1

What is the difference between following tags?

<META NAME="ROBOTS" CONTENT="NOINDEX">

<META NAME="ROBOTS" CONTENT="NOINDEX,FOLLOW">
2

They are functionally the same.

With:

<META NAME="ROBOTS" CONTENT="NOINDEX">

there is no FOLLOW or NOFOLLOW so the default is FOLLOW which is equal to:

<META NAME="ROBOTS" CONTENT="NOINDEX,FOLLOW">

Both are functionally the same and neither is incorrect, however, if you are mechanizing this meta-tag, I would suggest the more complete:

<META NAME="ROBOTS" CONTENT="NOINDEX,FOLLOW">
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  • Google now says that "follow" is useless with "noindex". If you are using "noindex", the links on the page eventually get ignored anyway. Google: Long Term Noindex Will Lead To Nofollow Also – Stephen Ostermiller Jun 17 '18 at 10:53
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    @StephenOstermiller Okay. I can see if the page is not indexed, then a filter cannot get the links from the page. Except we know this process does happen. I read the linked page and it does not make sense. I appreciate the link, however, what was said is so fuzzy, it does not sound possible. Computers do the smae thing over and over. They do not reason like humans do. John says on one hand the page will exist in the index and then they think eventually you really mean it so the behaviour changes? That is why I hated people quoting Matt Cutts. Most of the time they just read what they wanted. – closetnoc Jun 17 '18 at 15:28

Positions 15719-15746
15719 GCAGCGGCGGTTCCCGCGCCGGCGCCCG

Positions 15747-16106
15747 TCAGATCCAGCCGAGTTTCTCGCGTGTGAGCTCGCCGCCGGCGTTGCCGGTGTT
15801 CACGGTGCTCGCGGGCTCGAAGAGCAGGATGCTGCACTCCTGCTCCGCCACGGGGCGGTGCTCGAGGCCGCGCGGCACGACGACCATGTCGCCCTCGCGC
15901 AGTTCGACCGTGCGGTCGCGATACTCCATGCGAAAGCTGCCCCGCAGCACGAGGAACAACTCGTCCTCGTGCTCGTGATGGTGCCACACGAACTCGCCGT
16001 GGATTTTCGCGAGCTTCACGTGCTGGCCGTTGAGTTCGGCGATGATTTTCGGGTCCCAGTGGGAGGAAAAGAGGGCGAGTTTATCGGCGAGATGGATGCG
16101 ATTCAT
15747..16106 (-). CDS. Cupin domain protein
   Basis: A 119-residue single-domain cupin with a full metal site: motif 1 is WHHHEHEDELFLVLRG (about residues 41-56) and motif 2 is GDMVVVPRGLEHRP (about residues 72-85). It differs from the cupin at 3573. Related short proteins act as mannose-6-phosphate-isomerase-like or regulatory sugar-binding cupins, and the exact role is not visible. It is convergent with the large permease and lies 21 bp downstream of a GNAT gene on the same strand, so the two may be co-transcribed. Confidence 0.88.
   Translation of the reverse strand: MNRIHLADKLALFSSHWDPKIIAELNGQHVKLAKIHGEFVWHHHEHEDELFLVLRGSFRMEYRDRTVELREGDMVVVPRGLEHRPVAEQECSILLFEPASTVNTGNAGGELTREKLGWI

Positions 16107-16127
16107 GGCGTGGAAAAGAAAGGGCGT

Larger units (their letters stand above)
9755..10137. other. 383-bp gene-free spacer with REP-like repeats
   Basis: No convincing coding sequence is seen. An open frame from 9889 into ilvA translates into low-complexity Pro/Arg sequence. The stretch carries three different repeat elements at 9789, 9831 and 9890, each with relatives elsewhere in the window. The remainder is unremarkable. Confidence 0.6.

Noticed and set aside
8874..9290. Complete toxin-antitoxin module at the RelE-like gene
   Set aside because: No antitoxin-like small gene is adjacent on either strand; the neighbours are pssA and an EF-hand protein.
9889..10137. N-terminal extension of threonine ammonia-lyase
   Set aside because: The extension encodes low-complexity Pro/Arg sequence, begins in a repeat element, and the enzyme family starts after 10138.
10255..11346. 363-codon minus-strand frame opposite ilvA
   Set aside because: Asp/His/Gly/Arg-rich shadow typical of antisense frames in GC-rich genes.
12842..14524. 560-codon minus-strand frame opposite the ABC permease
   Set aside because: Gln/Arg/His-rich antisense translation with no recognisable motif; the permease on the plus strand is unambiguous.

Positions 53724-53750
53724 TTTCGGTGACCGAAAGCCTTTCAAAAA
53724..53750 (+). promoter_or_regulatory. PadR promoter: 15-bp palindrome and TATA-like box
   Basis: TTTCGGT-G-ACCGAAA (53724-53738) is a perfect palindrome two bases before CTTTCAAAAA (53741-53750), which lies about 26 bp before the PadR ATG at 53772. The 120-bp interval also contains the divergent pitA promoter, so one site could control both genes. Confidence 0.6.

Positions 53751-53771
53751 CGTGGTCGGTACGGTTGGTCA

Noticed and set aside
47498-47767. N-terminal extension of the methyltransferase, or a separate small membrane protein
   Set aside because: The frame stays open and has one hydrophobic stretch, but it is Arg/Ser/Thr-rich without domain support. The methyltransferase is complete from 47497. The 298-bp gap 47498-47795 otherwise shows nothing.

• I take it to mean that the PageRank calculation is only performed against pages in the index. So when you tell Google not to index a page, it won't be included in the PageRank calculation. Because the PageRank calculation job and the indexing job run separately, they could be a time when the page is noindexed, but still available to the PageRank calculation, but eventually it will get completely kicked out of the index and not available for PageRank calculations. – Stephen Ostermiller Jun 17 '18 at 15:34
  • @StephenOstermiller I really can see not indexing links for a page you were explicitly forbidden to index. This is not a good business decision. It is always better to keep a URL (page in this case), so that any link with that page as a source or target of could be understood. I get the notion of dumping the HTML source of course. From a business perspective, the core of the schema has to be absolutely reliable. That would be the URL (page) and link index (tables). And you would think it wise to know as much as possible so that decisions can be made once and not over and over again. – closetnoc Jun 17 '18 at 15:38
  • I would have thought so too, but there are many times that Google doesn't work the way I would have assumed that it does. I generally see people trying to use noindex,follow to game the system and Google may have put something in to react to that. Or maybe John's somewhat vague statement isn't the whole story. – Stephen Ostermiller Jun 17 '18 at 15:40

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